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I love Crokinole, as do a whole of other people on BGG. But what happens when we take the finger flicking fun of Crokinole and turn it into a race? We get PitchCar, a dexterity game where players each have a car (a round wooden puck) that they flick around the track, to see who can be the first to complete three laps. It's a ton of fun, and easily one of the best dexterity games on the market right now!
The game has been marketed under different names. It was produced by Goldsieber under the name Carabande, which is now out of print. It is currently available by Ferti under the name PitchCar. Differences between the editions are minor, but since the Ferti edition is the only one currently available, this is a moot point.
In case you need more convincing, consider part of the PitchCar pedigree: it won the Meeples' Choice Award in 1996, the Spiel des Jahres "Special Award for Best Game of Skill" in 1997, and Games Magazine's "Best Dexterity Game" in 2001. And it can handle up to 8 players! So why wait, let's head to the racetrack!
The box cover gives us a good indication of what to expect from the game:
From the back of the box, it's evident that you can make 10 different race tracks with the components supplied with the game:
There's also a short synopsis of the game: "PitchCar is at the same time a game of skill and a car race. This game is made of wood and is composed of 16 track parts, 10 curves and 6 straight lines, which allows you to build about ten different 3.7 meter long tracks. Build your track, choose a car, and pitch it along the track! PitchCar is family friendly and will please players of all ages."
So what do you get with the game? Here's what we find when we open the box:
picture by Martin Ralya
The complete list of components:
● 8 wooden pawns
● 16 safety barriers
● 16 pieces of track
● stickers for start line and cars
picture by Martin Ralya
Let's just walk through the components and check them out a little more closely.
The rules are printed in a small pamphlet, and are in five languages: English, German, Dutch, Italian, and French:
The rules are not difficult, and are only a single page of text in each language. The rule book also displays the ten different tracks pictured on the back of the box.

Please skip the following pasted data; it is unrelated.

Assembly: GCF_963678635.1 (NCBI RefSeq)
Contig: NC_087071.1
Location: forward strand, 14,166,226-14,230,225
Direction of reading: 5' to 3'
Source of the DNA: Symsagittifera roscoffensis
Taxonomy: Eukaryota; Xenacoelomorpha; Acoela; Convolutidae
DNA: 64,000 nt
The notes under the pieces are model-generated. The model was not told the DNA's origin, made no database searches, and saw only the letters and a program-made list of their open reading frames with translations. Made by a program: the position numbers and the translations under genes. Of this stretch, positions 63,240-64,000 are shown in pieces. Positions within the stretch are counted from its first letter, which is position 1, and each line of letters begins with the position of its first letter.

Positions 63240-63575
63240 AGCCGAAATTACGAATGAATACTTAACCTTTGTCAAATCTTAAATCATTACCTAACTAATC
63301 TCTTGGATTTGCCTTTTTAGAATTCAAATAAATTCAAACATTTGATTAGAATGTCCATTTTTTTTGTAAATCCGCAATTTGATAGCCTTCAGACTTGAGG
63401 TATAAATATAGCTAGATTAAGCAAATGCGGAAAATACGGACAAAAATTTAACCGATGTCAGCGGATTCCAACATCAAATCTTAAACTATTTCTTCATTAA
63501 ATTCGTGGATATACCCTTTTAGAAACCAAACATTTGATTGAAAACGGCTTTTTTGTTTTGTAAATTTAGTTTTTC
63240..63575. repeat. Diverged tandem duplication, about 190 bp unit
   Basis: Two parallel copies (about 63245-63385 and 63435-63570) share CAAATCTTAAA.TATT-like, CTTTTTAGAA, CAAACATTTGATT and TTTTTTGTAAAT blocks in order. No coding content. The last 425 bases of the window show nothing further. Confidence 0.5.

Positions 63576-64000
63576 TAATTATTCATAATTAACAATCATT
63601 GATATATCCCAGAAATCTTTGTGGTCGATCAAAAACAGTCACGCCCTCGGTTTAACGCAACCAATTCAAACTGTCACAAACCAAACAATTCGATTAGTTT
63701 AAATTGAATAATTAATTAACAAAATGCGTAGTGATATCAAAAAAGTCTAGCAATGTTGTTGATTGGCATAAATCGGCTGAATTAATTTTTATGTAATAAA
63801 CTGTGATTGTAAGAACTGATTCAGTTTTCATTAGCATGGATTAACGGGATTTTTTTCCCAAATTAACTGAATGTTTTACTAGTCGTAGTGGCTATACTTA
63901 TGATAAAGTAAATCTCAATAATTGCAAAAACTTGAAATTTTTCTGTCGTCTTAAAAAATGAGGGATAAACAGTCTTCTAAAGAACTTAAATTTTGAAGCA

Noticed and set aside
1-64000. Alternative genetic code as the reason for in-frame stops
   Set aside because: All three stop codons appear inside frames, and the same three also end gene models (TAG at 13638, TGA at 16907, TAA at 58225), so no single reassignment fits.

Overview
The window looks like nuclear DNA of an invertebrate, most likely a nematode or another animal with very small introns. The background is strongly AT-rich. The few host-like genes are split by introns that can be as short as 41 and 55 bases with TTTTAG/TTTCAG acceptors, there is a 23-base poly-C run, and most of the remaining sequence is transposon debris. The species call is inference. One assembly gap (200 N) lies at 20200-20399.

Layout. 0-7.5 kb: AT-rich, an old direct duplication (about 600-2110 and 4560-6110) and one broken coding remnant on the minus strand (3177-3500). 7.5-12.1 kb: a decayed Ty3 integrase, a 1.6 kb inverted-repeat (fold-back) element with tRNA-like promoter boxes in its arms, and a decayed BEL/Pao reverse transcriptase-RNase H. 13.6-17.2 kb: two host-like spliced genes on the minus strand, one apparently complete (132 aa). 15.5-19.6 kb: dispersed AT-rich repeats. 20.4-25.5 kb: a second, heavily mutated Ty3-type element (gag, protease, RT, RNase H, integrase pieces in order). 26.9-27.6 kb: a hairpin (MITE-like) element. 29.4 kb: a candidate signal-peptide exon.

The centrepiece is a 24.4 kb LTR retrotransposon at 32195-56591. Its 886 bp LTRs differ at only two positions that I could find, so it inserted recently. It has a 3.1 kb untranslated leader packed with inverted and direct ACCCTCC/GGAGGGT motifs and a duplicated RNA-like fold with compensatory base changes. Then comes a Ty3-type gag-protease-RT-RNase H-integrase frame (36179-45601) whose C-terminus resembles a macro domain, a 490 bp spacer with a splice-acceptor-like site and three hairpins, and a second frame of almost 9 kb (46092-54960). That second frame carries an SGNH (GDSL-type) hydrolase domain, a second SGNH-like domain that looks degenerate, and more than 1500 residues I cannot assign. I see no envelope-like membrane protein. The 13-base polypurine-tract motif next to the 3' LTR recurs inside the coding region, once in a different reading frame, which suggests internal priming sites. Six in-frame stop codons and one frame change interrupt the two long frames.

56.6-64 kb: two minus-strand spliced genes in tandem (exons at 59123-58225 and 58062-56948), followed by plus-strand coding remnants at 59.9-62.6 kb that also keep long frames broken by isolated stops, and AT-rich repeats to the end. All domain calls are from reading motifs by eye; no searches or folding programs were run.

The Ferti rules are available here, and you can also download an English translation of the Carabande rules here. Unfortunately the rules don't cover every possible scenario in the game (e.g. what happens if your car turns over after crossing the finish line? How much of the car has to go over the line to win? What happens if your car ends up resting on top of another car?). But all you really need are the rules for basic gameplay - you can always adopt house rules on minor points, since the core of the game is easy enough to learn in 60 seconds.
There are sixteen track pieces, of which 6 are straights, and 10 are curves:
These are made out of wood (particle board), and are good quality:
There are also 16 safety rails, in two different sizes, corresponding to the two different types of track:
These are placed inside the grooves in the track pieces, as follows:
Eight different coloured crokinole style wooden discs are provided in a plastic drawstring bag, along with stickers for the cars and for the start/finish line:
The start/finish line sticker needs to be affixed to one of the straight pieces of track, and the car stickers to the wooden discs:
Here's the result:
Note that the discs are not symmetrical: one side has a more rough face, the other side is smoother and has a convex face. If you want fast play with less accuracy, use the convex side down, but if you want slower play with more accuracy, use the convex side up (for more discussion, see here).
We're nearly ready to race!
To play, first you need to build yourself a race-track! Here is one of the ten possible layouts that are suggested for the base game:
It does take a fair amount of space, but what you see above is only a medium sized table, so if you're playing with only the base game, most tables should be big enough. As can be seen from the back of the box, there are at least ten different configurations possible using the tracks from the base game:
Some tracks look quite exotic!
Troubleshooting the track
You will find discussion on the forums about two minor issues with the track that might dampen your enthusiasm slightly if not addressed:
1. The safety barriers can come loose from time to time when a car is flicked against them. Solutions suggested by BGG users include glue or putty (see also here).
2. Uneven joints can lead to cars jumping off the track when they hit an uneven seam. Solutions suggested by BGG users include placing pennies or foam under one side of each track piece (see also here).
Determining starting player
Racing begins with qualifying! Each player does one lap of the entire track, and counts how many flicks (or "pitches") it takes them. The starting grid (and order of play throughout the game) is determined by who can do the qualifying lap in the least amount of pitches (ties are broken by having the tied-players race again). Now we are really ready to race!
Are you ready to race? Gentlemen, start your engines!
In the order determined by qualifying, players take turns to flick their car along the track. The player to cross the finish line and complete three laps first is the winner! Points can be awarded according to placings if playing more than once.